Get Answers To Your Most Frequently Asked Employment Law and Unpaid Wage Questions
At Gibbons Legal Group, we focus on employment law. To help you understand this complex area of law, we've compiled some of the questions we hear the most in our Indianapolis law firm. Please feel free to give us a call if you have any more questions that have not been answered on this page.
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What is the minimum cash wage if I am a tipped employee?
Section 3(m) of the FLSA permits an employer to take a tip credit towards its minimum wage obligation for tipped employees equal to the difference between the required cash wage (which must be at least $2.13 per hour under federal law) and the federal minimum wage. Some states have laws that require employers to pay more than the federal minimum cash wage of $2.13 per hour. For example, the minimum cash wage for tipped employees in Illinois is $4.95. The minimum cash wage in Michigan is $2.65. The minimum wage in Ohio is $3.85. The minimum wage in Indiana and Kentucky is $7.25.
What is the law that governs minimum wage cases?
The Fair Labor Standards Act or FLSA is the federal law the governs the payment of minimum wage.
What is the minimum wage?
The current federal minimum wage is $7.25 per hour. Even if you are not paid on an “hourly” basis, you should receive at least the minimum wage for every hour that you work. Divide your weekly compensation for a given week by the number of hours you actually worked that week, and you should be earning at least $7.25 per hour. Some states have laws that require employers to pay more than the federal minimum wage. For example, the minimum wage in Illinois is $8.25. The minimum wage in Michigan is $7.40. The minimum wage in Ohio is $7.85. The minimum cash wage in Indiana and Kentucky is $2.13.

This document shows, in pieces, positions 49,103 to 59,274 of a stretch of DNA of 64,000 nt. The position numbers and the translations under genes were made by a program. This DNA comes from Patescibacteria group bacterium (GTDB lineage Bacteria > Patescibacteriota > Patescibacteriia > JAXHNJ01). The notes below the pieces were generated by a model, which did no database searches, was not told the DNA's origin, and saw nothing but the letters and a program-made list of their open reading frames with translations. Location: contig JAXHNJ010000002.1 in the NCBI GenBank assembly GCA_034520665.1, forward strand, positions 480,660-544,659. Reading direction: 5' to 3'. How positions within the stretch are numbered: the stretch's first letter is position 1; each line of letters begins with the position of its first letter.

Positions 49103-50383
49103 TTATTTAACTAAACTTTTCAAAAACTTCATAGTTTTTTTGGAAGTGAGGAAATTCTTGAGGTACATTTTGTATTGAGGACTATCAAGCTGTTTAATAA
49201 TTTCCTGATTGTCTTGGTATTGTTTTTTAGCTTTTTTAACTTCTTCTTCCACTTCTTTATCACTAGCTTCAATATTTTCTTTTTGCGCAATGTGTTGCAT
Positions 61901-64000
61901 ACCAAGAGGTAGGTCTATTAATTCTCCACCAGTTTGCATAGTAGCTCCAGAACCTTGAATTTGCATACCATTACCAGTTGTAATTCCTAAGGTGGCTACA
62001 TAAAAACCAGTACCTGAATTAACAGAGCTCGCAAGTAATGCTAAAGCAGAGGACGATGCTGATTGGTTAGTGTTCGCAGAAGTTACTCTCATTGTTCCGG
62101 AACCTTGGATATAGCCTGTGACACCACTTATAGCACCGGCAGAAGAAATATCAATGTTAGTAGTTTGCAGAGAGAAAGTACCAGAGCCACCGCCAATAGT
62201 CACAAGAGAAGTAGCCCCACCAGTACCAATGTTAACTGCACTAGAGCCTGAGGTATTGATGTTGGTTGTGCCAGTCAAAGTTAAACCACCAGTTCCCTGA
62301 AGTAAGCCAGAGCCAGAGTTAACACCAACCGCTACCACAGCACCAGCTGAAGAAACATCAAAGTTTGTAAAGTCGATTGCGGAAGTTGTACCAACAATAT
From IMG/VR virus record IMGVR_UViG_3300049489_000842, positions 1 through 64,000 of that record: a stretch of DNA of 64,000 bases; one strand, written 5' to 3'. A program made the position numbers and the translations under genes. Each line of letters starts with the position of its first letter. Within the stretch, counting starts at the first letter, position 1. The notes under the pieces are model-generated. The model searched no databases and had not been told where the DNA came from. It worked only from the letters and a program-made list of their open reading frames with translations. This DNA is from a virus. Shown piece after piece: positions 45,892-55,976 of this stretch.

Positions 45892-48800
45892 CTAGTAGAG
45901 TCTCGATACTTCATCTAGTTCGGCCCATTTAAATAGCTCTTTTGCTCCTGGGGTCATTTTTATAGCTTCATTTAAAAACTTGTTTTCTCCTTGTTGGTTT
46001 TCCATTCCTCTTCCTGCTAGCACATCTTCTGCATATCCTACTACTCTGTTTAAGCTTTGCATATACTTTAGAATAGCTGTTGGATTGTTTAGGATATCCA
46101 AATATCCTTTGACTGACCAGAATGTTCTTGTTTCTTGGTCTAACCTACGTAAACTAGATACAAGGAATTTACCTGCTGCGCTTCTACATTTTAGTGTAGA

What is wage theft?
“Wage theft” is one of those phrases a lot of people have heard, but aren't sure if it applies to them. What does it mean? How can you be a victim of wage theft if you're getting a paycheck every week?
Wage theft can come in many forms, but overall, it is when employers unlawfully keep wages from the employees that deserve them. Among the business practices that can constitute wage theft are:
Minimum Wage Violations. The federal minimum wage provisions are contained in the Fair Labor Standards Act (FLSA) and are currently $7.25 an hour. The state of Indiana's minimum wage is also $7.25 per hour, so there shouldn't be any confusion with which one applies. If you are not making at least $7.25 an hour, you may be the victim of wage theft.
Denial of Overtime Pay. Unless you're classified as exempt by the FLSA, you should be entitled to overtime pay after you've worked over 40 hours in a week.
Misclassification As an Independent Contractor. Independent contractors do not receive many of the benefits that employees of a company receive, including overtime pay and various protections. Many businesses illegally classify employees as contractors in order to skimp on wages and benefits.
Not Receiving Pay. Some employers will blatantly just not pay someone who has done work. This could mean they did not pay for all the hours you worked, didn't pay your last paycheck when you left, or didn't pay extra when you worked through lunch or through a scheduled break.
The bottom line is that if you did work and you were not paid for it properly, you are a victim of wage theft. You may love your job, but that doesn't mean you're willing to work for free—and you shouldn't work for free. If you think you may be the victim of unpaid wages in Indiana, contact the The Law Office of Robert J. Hunt, LLC for a free consultation.